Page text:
Changes in the Grand Paris Express station neighbourhoods

Following the report of the existent state of play delivered between 2013 – 2017, the Grand Paris Express Station Neighbourhood Observatory will analyse the changes taking place connected to the arrival of the Metro as of 2018.

Trapèze district in Boulogne Billancourt © Apur - David Boureau

The Grand Paris Express station neighbourhood Observatory was set up in 2013 in partnership with the Grand Paris Transport and Development Organisation and the Ile-de-France Regional and Interdepartmental Department of Infrastructure and Development (DRIEA), out of a need to document the neighbourhoods destined to accommodate 68 new metro stations. Over 5 years, the Observatory produced an overview of the Grand Paris Express territories and gave all the project’s key players the analytical information allowing them to prepare for the future of these territories in advance of the arrival of the metro. The Grand Paris Express station neighbourhood Observatory therefore published monographs, envisaged as a snapshot of the state of play at the start of the project, concerning each of the 68 station neighbourhoods as well as cross-analyses on the scale of the new Grand Paris Express lines, covering 6 major topics including almost 200 indicators. It also served as a framework for developing the topics concerning economic fabric, culture, sports, health and habitat more fully.

This report therefore provides a detailed description of the current situation in terms of “stock” and reveals the scale of the changes which have already taken place, given that 25% of the surface area of all the Grand Paris Express station neighbourhoods was already under construction at the end of 2017. Today, the station neighbourhood Observatory is continuing its work and entering a new phase of analysis of current and future changes, with an approach combining the ideas of “flux” and “potential for change”.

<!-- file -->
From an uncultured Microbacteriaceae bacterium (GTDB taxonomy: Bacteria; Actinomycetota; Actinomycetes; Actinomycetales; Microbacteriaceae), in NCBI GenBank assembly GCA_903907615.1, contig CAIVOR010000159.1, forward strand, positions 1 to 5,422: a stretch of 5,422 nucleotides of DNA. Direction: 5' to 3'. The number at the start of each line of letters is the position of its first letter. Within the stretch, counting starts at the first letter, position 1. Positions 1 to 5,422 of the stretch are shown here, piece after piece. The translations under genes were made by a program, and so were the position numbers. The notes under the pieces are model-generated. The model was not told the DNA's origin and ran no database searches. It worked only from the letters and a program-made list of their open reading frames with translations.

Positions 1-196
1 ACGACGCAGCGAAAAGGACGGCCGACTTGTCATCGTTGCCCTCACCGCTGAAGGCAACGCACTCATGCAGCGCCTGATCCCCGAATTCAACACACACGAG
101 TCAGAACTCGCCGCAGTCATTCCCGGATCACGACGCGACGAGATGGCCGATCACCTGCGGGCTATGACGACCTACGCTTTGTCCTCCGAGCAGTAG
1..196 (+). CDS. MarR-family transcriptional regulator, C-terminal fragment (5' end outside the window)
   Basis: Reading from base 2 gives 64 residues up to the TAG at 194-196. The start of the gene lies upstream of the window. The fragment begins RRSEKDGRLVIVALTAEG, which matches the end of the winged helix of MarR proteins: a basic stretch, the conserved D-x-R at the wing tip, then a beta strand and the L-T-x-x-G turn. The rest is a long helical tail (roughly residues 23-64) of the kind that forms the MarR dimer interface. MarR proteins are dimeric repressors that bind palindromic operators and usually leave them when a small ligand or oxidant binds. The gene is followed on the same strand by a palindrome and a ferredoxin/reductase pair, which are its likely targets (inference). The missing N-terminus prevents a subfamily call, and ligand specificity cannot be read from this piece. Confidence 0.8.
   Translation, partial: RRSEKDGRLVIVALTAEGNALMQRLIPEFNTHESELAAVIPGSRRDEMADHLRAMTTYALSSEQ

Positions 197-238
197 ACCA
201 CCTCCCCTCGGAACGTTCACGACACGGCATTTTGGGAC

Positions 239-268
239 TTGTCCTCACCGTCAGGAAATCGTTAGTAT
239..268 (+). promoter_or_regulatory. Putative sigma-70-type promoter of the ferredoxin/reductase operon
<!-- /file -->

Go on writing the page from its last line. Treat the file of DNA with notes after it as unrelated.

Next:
To start with, a preliminary investigation will be made starting with the Line 15 South station neighbourhoods, the first stretch of which will be completed in 2024, and the initial results will be published in the first half of 2019. This investigation will take a two-pronged approach, quantitative, working from socio-economic data, construction and planning, and qualitative, based on an analysis of on-going urban projects and their planning, providing something more complex than a simple, overall vision.

If you are working on this subject and would like to be associated with this publication, please get in touch, the teams in charge of this study will get back to you without fail.

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  • Changes in the Grand Paris Express station neighbourhoods

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